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Citations since 2017
3 Research Items
Peirce’s theory of signs is a rich and expansive theoretical option for cognitive sciences that does not assume the presence of the distinction between the methods of natural and those of the human sciences. The potential of the sign-theoretic account remains largely unacknowledged, however. The reason may be the conceptual jungle that one encounte...
Traditionally it is taken for granted that mental imagery (MI) is a mental representation (MR) of some kind or format. This yields that theory of MR can give an adequate and exhaustive explanation of MI. Such co-relation between the two is usually seen as unproblematic. But is it really so? This article aims at challenging the theoretical claim tha...
This article addresses the problem of the nature of mental imagery from a new perspective. It suggests that sign-theoretical approach as elaborated by C. S. Peirce can give a better and more comprehensive explanation of mental imagery. Our empirical findings follow the methodology of cognitive semiotics and they show that (i) properties of mental i...
This article attempts to give a plausible explanation to the long-debated question about the nature of mental imagery (MI). Th e traditional approach to this question is based on the representational paradigm, which, I claim, is misguided. Instead of representational aspects of mental imagery, I emphasize the functions of mental imagery, the variet...
In his book, Consciousness and the Philosophy of Signs, Marc Champagne argues that current philosophical puzzlement about the qualitative dimension of consciousness stems, historically and logically, from a failure to properly handle the fine-grained distinctions found in the semiotic theory of the American polymath, Charles Sanders Peirce. The aim...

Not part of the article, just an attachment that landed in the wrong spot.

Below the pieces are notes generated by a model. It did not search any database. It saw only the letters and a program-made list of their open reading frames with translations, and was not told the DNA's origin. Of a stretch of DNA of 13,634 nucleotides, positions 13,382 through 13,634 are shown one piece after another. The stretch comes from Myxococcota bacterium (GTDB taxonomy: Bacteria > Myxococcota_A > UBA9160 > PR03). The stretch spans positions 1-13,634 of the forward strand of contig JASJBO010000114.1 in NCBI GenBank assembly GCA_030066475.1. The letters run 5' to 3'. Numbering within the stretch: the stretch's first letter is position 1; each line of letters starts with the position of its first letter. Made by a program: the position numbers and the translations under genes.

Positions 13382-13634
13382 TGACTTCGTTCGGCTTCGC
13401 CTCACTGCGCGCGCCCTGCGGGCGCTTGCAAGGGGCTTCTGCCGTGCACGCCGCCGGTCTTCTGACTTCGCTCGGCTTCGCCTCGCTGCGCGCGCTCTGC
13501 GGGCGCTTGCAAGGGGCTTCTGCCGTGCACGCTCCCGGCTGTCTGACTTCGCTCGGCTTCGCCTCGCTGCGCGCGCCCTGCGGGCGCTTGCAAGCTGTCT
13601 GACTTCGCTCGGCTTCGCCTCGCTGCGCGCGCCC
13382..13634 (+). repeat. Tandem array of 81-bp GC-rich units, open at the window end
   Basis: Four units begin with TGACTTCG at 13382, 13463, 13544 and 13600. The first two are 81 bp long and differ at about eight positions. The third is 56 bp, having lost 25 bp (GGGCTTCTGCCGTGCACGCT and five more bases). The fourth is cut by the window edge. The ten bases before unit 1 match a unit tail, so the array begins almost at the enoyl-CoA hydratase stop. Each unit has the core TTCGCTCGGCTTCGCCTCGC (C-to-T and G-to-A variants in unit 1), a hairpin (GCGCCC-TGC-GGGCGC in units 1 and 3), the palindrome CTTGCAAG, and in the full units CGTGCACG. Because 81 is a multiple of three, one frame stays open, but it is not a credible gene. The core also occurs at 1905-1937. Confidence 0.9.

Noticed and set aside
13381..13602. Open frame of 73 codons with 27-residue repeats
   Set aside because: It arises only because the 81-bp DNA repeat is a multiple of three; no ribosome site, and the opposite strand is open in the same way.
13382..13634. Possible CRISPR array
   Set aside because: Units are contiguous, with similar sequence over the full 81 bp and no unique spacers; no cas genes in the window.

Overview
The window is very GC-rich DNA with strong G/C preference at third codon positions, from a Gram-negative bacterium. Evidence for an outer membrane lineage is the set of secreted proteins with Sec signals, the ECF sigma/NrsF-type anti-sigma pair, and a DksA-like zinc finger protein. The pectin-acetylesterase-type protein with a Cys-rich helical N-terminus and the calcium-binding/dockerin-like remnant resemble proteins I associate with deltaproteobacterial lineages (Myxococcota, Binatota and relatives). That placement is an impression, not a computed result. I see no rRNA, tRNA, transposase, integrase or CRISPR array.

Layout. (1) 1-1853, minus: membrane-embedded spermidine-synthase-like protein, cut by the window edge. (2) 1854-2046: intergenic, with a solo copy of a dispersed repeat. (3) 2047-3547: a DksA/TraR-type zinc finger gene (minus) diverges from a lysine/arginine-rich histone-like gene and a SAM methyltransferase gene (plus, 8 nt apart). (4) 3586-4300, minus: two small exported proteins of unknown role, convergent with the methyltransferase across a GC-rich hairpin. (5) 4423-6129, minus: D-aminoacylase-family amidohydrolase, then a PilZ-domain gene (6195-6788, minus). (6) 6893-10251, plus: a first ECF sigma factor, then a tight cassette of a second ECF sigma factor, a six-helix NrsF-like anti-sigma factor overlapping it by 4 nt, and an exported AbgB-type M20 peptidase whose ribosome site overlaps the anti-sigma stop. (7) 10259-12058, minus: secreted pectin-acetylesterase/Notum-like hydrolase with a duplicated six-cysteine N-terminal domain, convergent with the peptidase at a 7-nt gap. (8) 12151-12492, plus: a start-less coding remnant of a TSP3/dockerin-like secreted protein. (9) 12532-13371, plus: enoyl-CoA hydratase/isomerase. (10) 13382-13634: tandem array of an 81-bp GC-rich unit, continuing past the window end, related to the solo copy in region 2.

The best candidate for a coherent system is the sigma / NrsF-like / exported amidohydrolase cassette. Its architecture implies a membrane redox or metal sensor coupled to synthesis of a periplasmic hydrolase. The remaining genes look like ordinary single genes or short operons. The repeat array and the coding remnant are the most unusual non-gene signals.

This article attempts to give a plausible explanation to the long-debated question about the nature of mental imagery (MI). The traditional approach to this question is based on the representational paradigm, which, I claim, is misguided. Instead of representational aspects of mental imagery, I emphasize the functions of mental imagery, the variety...
Abduction is the only mode of reasoning that generates new ideas. It is summoned when we do not know what we do not know. Such fundamental uncertainty faces scientists in natural and social sciences virtually daily. Yet the nature of abductive inference is still badly understood. We propose a new approach, which takes abduction a pragmatic and dynamic reasoning mode that draws as its conclusion at a pre-belief stage as a conjectural invitation to inquiry, typically in the form of "How possible" questions. This special mood is a mixture of interrogative and imperative moods and not readily available in natural language. We analyze the effectiveness of interrogative abduction in its qualities of imagining and reasoning about plausible future scenarios, models and events in a diagrammatic, non-sentential fashion. Understanding abduction is important, as it abounds in non-conventional approaches to collective social dilemmas, super-wicked and inverse problems, technology design, and in scenario-based futures research.